Junior League of Winston-Salem: Celebrating 100 Years of Community Spirit

photos by 29 and 11th PHOTOGRAPHY

In March of 1923, Katharine Reynolds Johnston gathered with a group of 40 ladies on the lake porch of Reynolda House and pondered how they could become more involved in the community. That simple afternoon tea launched a strong mission, and the Junior League of Winston-Salem — the first chapter in North Carolina — was born.

With their sights and energy set on continuing to advance women’s leadership through volunteer action, collaboration, and training, the Winston-Salem Junior League has nearly 1,000 members now, including 250 active members currently. And this year the Junior League is proudly celebrating its 100th anniversary!

Current President Carrie Vickery shared plans for the three-fold Centennial celebration. The first event — the Junior League Gala  — was held March 25 at Forsyth Country Club. Members celebrated with dinner and dancing, and approximately 55 past presidents of the group were in attendance for the momentous Past Presidents’ Champagne Toast. (And the oldest living past president also joined the festivities!)

The second part of the celebration is an all-important Community Gift. “We have a history of making gifts on each anniversary,” says Carrie. “This year’s anniversary gift is a new endowment to the Winston-Salem Foundation called the Junior League of Winston-Salem Literacy & Equity Fund.”

The fund’s specific purpose is to provide funding, in the form of “mini grants” for individual schools or PTAs within the Winston-Salem/Forsyth County Schools system.  “Our goal is $100,000, but teachers can begin applying now,” explains Carrie, noting the application process will be simple, and can be for small amounts like $200-$250 for a teacher to purchase needed supplies. “It’s a very grassroots effort!”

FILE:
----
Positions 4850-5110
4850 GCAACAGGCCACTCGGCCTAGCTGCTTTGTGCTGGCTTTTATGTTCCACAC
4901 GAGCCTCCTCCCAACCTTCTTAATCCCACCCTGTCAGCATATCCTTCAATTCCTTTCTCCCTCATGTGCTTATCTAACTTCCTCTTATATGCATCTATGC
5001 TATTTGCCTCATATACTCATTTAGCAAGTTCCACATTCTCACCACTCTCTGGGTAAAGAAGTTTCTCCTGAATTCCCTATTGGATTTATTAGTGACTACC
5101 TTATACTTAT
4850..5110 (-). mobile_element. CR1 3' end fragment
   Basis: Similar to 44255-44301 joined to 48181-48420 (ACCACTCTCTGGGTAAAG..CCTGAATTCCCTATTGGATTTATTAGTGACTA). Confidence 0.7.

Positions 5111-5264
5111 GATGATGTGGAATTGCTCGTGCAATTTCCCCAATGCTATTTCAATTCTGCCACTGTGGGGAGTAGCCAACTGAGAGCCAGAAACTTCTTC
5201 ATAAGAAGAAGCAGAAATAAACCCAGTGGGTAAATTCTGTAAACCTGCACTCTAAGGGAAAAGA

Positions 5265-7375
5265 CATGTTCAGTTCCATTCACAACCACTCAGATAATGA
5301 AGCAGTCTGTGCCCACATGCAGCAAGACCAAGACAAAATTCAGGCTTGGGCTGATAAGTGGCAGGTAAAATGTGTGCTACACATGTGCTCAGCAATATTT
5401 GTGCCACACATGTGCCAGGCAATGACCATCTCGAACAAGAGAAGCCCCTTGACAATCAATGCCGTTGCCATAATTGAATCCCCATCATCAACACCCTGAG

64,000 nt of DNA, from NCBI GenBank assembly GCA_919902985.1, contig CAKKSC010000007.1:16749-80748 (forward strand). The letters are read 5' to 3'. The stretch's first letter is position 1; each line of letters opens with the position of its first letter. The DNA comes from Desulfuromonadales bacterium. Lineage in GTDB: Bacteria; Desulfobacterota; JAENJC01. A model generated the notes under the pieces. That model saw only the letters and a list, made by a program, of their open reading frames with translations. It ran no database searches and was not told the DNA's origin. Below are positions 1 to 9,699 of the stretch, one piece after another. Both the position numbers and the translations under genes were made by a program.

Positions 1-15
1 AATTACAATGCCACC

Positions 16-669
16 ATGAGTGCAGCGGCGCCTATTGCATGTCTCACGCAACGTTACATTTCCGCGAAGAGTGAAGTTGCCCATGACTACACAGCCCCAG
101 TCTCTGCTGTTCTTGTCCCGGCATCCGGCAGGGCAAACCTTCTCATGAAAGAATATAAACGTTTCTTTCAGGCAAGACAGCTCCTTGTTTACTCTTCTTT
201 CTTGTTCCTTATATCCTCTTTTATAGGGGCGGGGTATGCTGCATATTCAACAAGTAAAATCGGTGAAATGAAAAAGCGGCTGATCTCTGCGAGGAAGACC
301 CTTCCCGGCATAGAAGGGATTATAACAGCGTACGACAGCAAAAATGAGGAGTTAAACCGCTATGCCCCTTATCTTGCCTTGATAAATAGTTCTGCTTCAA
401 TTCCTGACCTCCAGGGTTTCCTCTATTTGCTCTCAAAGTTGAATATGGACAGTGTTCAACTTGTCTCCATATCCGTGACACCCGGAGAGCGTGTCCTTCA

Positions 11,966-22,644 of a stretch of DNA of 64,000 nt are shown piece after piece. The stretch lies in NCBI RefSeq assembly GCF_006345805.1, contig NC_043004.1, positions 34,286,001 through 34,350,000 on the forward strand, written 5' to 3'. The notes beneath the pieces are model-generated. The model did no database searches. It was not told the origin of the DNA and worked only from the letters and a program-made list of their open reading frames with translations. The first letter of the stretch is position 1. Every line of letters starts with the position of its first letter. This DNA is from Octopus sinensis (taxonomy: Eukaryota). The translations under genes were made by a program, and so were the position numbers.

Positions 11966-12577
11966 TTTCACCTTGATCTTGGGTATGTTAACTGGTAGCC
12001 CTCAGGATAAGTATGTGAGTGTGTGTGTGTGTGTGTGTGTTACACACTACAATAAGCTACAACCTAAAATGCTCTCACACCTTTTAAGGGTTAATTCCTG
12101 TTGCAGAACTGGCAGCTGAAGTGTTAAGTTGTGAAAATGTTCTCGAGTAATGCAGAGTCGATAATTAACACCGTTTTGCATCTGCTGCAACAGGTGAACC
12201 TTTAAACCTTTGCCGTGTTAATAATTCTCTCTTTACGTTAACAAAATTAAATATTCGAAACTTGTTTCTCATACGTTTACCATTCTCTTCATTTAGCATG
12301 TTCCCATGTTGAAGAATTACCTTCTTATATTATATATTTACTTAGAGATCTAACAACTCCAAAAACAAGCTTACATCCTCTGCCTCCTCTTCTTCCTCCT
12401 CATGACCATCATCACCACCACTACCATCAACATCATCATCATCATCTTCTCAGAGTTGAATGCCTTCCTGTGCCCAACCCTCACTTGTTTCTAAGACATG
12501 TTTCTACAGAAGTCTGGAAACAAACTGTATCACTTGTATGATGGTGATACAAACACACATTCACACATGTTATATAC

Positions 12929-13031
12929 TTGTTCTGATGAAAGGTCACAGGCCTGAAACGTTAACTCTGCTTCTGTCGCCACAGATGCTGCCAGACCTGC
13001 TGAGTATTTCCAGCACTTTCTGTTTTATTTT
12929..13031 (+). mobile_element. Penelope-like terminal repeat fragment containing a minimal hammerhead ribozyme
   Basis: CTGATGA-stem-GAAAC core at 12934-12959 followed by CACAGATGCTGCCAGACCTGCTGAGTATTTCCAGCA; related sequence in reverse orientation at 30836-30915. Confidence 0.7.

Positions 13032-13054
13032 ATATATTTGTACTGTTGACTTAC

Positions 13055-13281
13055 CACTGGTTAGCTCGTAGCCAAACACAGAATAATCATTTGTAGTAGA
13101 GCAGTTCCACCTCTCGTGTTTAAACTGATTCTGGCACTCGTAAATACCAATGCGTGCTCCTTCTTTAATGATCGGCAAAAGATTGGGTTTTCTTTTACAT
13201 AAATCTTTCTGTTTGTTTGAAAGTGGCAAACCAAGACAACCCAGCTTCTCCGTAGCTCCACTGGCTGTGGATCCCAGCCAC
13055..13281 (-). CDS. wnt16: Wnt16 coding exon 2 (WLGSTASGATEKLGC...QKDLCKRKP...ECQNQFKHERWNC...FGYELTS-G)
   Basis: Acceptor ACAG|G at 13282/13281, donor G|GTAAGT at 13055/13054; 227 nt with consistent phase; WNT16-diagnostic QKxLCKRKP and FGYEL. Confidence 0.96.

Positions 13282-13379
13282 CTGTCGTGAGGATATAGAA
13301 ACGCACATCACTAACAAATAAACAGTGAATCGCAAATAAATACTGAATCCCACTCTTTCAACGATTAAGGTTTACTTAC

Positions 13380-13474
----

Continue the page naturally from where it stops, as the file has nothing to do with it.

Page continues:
The third piece of the celebration includes two exhibitions to celebrate the Junior League’s work through the years. From now until the end of the year, an exhibit of the group’s history will be on display on the Lake Porch at Reynolda House, marking the venue where those early civic-minded women set the wheels in motion. The exhibit is open to the public, and will educate museum-goers on the Junior League of Winston-Salem’s place in the history of the Reynolda Estate. A second exhibit this fall on the second floor of the Central Library (where the Junior League archives are held) will spotlight the group’s powerful community work.

Each individual Junior League adopts its own focus, and the local group’s focus is women’s health and children’s literacy — two vital elements in our community! Now in her 10th year of membership, Carrie says she was drawn to the organization for the chance to volunteer in a purposeful fashion. She explains that each member receives a “placement” to earn volunteer hours — typically with a local non-profit, or one of the Junior League signature placements such as “Strong Women, Strong Families.” As part of that initiative, and in keeping with the health and literacy focus, the League holds health fairs at local Title 1 schools a few times a year, offering medical providers onsite and a healthy meal for parents and students.

While in 1923 the Junior League may have more reflected “ladies who lunch,” today’s membership is comprised of a large number of working women — from all professions around the community — and all making a difference! If you are interested in becoming a member of the Junior League of Winston-Salem, visit JLWS.org. The membership year runs from June-to-June, and new members begin as provisionals, then become active members, and after 10-plus years, become sustainers — for life! Even if you only plan to reside in Winston-Salem for a short time, members can transfer to any chapter in the United States or around the world, at any time.

The Junior League of Winston-Salem is located at 131 Liberty View Lane, Suite 201, Winston-Salem, 336-722-9681. Visit their website at JLWS.org and follow them on Instagram @juniorleaguews. You can reach Carrie Vickery at president@jlws.org for more information on membership and community projects.


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